In December 1910, the police were called to a burglary in progress in Houndsditch. The burglars opened fire killing three policemen and sparking a manhunt. In what became known as the Siege of Sidney Street some of the perpetrators, believed to be East European anarchists, were tracked down. The army were called in and in an exchange of fire a bullet narrowly missed the Home Secretary, Winston Churchill.
What, exactly, the policemen think they are going to achieve with those shotguns is anyone’s guess. From here.
He’s not the only person to have had shots aimed at him. Edward Henry, Commissioner of the Metropolitan Police, was shot by a man he’d turned down for a taxi licence. Leopold de Rothschild had shots fired at him. But the real fun is abroad. In the years leading up to the First World War, the King of Serbia, the King of Greece, the Russian Prime Minister, the Grand Vizier of Turkey, a French President, an American President and (famously) the heir presumptive to the Austrian throne will all be assassinated. On the eve of the First World War the wife of an ex-French Prime Minister will be on trial for the shooting of a newspaper editor.
In the years following the 1905 Russian Revolution something like 2000 Tsarist officials were assassinated.
Mind you, the great and the good were just as susceptible to natural causes. In the years leading up to the First World War a US ambassador to London, a German Foreign Minister and an Austrian Foreign Minister will all die in office. The Russian ambassador to Serbia will die during the July Crisis and a British general, Grierson, will die on his way to the front. A Fortnum’s hamper was found by his side.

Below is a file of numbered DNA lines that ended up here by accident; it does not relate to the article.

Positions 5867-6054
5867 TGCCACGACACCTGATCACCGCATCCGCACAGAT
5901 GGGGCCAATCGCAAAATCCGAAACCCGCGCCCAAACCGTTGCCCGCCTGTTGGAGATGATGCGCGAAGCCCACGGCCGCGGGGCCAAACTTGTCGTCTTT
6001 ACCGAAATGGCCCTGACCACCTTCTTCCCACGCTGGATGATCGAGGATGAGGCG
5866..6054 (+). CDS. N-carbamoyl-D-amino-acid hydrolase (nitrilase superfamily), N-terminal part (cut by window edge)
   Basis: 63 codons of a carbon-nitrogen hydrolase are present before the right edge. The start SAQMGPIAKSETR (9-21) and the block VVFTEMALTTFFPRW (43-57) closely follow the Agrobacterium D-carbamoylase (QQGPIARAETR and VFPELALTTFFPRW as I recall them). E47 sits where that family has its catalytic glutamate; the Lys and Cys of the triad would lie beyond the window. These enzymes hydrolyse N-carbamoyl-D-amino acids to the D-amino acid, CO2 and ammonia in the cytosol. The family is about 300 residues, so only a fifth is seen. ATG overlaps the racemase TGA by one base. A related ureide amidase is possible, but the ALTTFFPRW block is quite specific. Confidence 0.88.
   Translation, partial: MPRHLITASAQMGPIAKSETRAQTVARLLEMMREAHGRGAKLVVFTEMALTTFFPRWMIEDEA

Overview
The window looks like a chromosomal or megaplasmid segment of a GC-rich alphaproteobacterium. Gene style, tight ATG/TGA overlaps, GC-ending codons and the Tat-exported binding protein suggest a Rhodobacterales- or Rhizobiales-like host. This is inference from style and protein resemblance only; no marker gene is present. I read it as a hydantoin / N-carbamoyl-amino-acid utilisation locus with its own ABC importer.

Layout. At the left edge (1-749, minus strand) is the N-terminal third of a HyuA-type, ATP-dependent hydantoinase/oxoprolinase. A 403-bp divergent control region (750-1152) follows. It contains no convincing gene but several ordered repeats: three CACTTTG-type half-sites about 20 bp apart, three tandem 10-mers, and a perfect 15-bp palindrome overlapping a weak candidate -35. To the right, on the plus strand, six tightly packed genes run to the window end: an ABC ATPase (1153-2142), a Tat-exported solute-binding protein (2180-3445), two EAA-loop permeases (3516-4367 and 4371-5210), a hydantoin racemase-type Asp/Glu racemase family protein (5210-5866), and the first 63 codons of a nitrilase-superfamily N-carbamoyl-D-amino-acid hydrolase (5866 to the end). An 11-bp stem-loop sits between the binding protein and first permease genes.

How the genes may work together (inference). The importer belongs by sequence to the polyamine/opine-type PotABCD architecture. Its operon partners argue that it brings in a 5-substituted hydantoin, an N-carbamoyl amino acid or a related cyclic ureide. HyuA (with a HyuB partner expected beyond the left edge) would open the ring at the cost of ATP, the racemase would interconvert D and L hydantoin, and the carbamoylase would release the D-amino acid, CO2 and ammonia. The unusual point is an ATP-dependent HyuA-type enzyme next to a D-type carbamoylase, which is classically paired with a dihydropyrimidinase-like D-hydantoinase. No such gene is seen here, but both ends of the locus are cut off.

Court cases of all kinds tend to be over quickly and juries usually make up their minds within the hour. I suspect the fact that they aren’t paid for their time plays a large part in this. Punishments include hanging and flogging. Flogging takes two forms: the cat if they’re up to it and the birch if they are not.
One thing that still surprises me is access to these courts. Ordinary people, for instance, can and do bring libel cases.
Homosexuality is illegal but it appears to be rarely prosecuted. The word “homosexual” appears once in ten years and that is in relation to a libel case in Germany. I recently read about a blackmail case. A mother accused a merchant of “ruining” her son. I assume this is a euphemism for buggery. The merchant paid her £150 which in those days would buy you 40 ounces of gold – about £35,000 at today’s prices. A few months later the mother made further demands at which point the merchant went to the police and the mother and son were prosecuted for blackmail. At no point is there any question of the merchant being prosecuted for a criminal offence despite the fact that by his actions he’s effectively admitted to it. Could it be, that so long as you were discreet the state wasn’t that bothered?
What follows is based on a talk I gave at the end of August at one of Brian’s Fridays. See also Parts I, II, IV, V & VI.
Politically, these are radical times. In 1906 a Liberal government was returned by a landslide.